Healthcare can be one of the biggest expenses a person faces in retirement. A 65-year-old couple retiring in 2020 can expect to spend $295,000 in healthcare and medical expenses throughout retirement. This doesn’t include the additional annual cost of long-term care, which, in 2020 had a median costs of $105,852 for a private room in a nursing home, according to long-term care insurer Genworth.
Despite saving and preparing for retirement their entire working lives, many retirees aren’t mentally or financially prepared for the high cost of medical expenses in retirement. Whether you’re early on in your working career, close to retirement, or already making the transition out of the workforce, it’s important to understand and plan for growing medical costs.
- A 65-year-old newly retired couple in 2020 will need $295,000 for medical expenses in retirement.
- Medicare may pay for some healthcare spending in retirement but does not fully cover all of it.
- HSA funds and long-term care insurance can help consumers prepare for these costs.
Fitting Healthcare Into a Retirement Budget
Your overall retirement budget depends on two things: How much money will be coming in each month, and the total cost of your expenses.
Only 51% of adults age 60 and over believe that their retirement savings are on track. On average, those 65 and older spend $4,238 per month. However, Social Security has a maximum monthly benefit of $3,011 for those retiring at full retirement age. It’s important to recognize that Social Security is only meant to supplement retirement savings. The Social Security Administration (SSA) reports that Social Security replaces an average of 40% of pre-retirement income.
How much retirement income to budget for healthcare depends largely on one’s age and overall health. “The healthier we are going into retirement typically means that less money will be allocated toward healthcare expenses,” says Chris Schaefer, head of the retirement plan practice at MV Financial in Bethesda, Maryland. “The other side of that coin is that with a healthier lifestyle, life expectancy will be longer and, therefore, retirees need to plan for a longer time in retirement.”
Only 51% of adults age 60 and over believe that their retirement savings are on track.
What Medicare Covers (and Doesn’t) Cover
Medicare can pay for some healthcare spending in retirement, but with limitations, says Michael Gerstman, founder, financial advisor CEO of Gerstman Financial Group, LLC in Dallas. “For example, without a Part D prescription drug policy, Medicare does not cover medications,” says Gerstman.
Original Medicare, also referred to as Parts A and B, won’t cover dental and vision care but Medicare Advantage plans typically do. Medicare does not cover long-term care.
If you plan to rely on Medicare to help cover medical expenses in retirement, you’ll need to budget for deductibles, premiums, and other out-of-pocket costs. For 2021, the standard deductible for Medicare Part A is $1,484. The standard monthly premium for Part B is $148.50, although some Medicare beneficiaries will pay more. The Part B annual deductible for 2021 is calculated at $203. Plan premiums for Part D vary by income.
Medicare Advantage plans are offered through private insurers who are Medicare-approved. These plans generally cover the same costs that original Medicare does, along with Part D prescription drug coverage. Depending on the insurer and what the policy covers, one could pay less for a Medicare Advantage plan. Some plans may also extend coverage to include costs associated with vision, dental, and hearing.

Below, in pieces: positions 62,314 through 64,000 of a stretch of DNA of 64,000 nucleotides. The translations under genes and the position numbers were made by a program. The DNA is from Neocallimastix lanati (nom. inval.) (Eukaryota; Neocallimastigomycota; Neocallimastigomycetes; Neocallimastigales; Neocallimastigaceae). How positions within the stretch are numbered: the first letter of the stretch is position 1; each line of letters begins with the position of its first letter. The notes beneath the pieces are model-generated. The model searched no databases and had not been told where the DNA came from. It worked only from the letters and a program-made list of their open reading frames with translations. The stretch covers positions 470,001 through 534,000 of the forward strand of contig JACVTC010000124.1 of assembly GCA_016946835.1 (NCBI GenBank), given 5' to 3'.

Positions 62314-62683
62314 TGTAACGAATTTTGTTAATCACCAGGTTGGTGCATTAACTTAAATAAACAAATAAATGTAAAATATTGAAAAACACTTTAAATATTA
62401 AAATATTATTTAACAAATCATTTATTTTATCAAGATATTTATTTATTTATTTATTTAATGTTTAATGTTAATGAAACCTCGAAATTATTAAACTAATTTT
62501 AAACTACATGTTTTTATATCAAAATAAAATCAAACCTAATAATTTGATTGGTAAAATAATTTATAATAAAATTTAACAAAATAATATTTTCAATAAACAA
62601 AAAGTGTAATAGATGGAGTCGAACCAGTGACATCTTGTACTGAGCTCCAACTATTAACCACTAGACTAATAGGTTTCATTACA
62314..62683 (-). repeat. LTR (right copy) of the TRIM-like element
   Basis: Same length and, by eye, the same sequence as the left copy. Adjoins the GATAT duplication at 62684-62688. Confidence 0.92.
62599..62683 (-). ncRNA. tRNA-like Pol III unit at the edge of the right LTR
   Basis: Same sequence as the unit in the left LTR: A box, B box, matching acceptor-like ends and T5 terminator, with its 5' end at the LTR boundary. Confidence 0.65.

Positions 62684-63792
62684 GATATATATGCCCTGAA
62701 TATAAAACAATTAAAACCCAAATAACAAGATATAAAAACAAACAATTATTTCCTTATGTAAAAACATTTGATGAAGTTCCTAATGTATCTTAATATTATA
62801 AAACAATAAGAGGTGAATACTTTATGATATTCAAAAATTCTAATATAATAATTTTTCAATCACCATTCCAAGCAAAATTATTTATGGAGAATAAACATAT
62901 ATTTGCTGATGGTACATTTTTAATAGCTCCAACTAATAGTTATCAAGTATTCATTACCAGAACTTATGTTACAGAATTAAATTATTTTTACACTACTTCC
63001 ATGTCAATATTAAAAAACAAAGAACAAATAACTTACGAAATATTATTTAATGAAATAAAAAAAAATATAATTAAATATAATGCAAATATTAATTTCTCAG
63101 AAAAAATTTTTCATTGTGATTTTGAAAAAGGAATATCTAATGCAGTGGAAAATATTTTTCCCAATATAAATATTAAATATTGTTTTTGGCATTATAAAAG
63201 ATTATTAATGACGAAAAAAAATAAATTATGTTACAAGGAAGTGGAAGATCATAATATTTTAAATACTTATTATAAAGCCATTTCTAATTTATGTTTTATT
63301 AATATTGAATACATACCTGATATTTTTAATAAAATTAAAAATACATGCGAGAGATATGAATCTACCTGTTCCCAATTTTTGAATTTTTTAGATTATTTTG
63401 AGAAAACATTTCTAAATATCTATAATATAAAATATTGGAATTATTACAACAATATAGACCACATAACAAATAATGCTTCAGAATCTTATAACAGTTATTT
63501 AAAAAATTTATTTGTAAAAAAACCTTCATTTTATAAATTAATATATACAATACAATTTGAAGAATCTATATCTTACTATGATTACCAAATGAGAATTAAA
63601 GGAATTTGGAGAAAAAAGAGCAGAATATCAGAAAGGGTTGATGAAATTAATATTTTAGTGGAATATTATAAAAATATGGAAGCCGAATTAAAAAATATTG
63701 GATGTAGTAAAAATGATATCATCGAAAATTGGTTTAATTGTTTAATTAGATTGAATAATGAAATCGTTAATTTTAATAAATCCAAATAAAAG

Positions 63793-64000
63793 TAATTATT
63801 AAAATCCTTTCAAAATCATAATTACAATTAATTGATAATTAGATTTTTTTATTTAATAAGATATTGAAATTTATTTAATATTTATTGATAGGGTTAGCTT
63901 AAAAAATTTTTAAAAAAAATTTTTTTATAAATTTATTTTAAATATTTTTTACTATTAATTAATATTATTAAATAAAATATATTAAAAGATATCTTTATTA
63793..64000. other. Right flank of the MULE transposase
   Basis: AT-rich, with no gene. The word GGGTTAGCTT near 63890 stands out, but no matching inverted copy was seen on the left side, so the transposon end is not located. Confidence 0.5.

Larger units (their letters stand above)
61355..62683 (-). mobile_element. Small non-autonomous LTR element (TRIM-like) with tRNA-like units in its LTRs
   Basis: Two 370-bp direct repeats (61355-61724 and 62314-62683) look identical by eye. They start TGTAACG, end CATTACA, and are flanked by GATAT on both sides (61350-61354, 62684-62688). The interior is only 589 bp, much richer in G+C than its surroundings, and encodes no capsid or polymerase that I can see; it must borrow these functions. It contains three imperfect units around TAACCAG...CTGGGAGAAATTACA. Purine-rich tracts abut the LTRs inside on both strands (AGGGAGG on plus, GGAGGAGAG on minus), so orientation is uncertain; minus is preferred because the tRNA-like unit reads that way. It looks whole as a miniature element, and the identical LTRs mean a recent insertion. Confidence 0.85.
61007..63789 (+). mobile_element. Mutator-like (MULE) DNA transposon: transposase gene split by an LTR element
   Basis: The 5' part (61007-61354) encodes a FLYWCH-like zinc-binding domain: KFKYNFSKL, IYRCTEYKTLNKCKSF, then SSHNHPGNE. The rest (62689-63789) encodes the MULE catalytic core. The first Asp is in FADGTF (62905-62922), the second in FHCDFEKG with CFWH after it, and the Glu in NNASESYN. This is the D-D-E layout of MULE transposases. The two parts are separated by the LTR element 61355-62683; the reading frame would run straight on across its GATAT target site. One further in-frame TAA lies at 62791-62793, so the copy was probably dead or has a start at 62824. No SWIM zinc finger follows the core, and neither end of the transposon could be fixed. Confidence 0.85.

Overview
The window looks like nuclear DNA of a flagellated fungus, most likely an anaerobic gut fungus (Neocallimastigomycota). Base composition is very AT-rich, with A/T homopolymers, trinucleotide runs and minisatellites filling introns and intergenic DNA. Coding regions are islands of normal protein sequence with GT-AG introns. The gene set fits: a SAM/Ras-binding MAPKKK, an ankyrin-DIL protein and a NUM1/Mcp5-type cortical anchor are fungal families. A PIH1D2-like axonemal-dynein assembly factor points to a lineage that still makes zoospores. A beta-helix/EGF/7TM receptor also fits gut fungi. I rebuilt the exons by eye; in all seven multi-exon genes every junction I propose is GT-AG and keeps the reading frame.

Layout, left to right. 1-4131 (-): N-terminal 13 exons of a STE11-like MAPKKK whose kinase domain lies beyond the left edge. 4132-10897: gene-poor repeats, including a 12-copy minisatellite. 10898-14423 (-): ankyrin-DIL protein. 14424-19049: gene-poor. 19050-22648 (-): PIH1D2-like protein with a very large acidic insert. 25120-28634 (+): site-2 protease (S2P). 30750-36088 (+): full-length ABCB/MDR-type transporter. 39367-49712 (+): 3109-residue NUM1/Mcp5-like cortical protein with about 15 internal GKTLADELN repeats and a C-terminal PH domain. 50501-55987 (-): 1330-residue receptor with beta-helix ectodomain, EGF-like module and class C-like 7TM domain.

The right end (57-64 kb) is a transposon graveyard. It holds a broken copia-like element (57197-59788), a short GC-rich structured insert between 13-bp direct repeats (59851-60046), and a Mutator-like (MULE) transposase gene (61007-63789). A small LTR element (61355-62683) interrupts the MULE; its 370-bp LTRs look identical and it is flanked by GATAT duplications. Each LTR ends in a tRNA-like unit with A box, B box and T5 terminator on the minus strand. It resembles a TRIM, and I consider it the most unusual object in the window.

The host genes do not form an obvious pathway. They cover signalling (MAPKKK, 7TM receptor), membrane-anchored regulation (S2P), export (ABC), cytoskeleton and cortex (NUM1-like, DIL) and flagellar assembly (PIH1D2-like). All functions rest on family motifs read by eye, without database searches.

Look Beyond Retirement Savings to Pay for Healthcare
Climbing healthcare costs don’t have to drain your nest egg. There are two ways pre-retirees can create a safety net for healthcare spending in retirement.
Health Savings Account
If you’re not yet enrolled in Medicare, you can save money for retirement healthcare costs with a health savings account (HSA). These are available with high-deductible health plans (HDHPs) and offer triple tax advantages:
- Deductible contributions
- Tax-deferred growth
- Tax-free withdrawals for qualified medical expenses
“HSA funds can be used to pay for certain medical premiums, including Medicare premiums and long-term care insurance premiums,” Wilkins says.
Those already in their 50s can still maximize these plans by taking advantage of catch-up contributions and employer contributions. “Individuals 55 or older can make a catch-up contribution of $1,000 per year in addition to the maximum contribution limit,” Wilkins says. “Many employers will contribute cash rewards to an HSA for preventative screenings such as mammograms or annual physicals.”
For 2021, the regular HSA contribution limit is $3,600 for individual coverage and $7,200 for family coverage. These limits apply to both employee and employer contributions combined. (Those enrolled in Medicare can no longer make new contributions to an HSA.)
Long-Term Care Insurance
Purchasing long-term care insurance is another way to fill the gap left by Medicare. This type of policy can pay a monthly benefit toward long-term care for either a specified amount of time (usually between two and five years), or for the remainder of your lifetime.
Long-term care insurance premiums may not be affordable for everyone. Gerstman says an alternative is buying a life insurance policy that has the option of adding a long-term care insurance rider. “This allows younger people to get ahead in their long-term care planning,” Gerstman says, because the sooner one buys life- or long-term care insurance, the lower the premiums likely would be.
The Bottom Line
Healthcare spending can easily account for a big share of a retirement budget. Estimating those costs and creating a strategy for spending can help preserve more of your retirement assets for other expenses.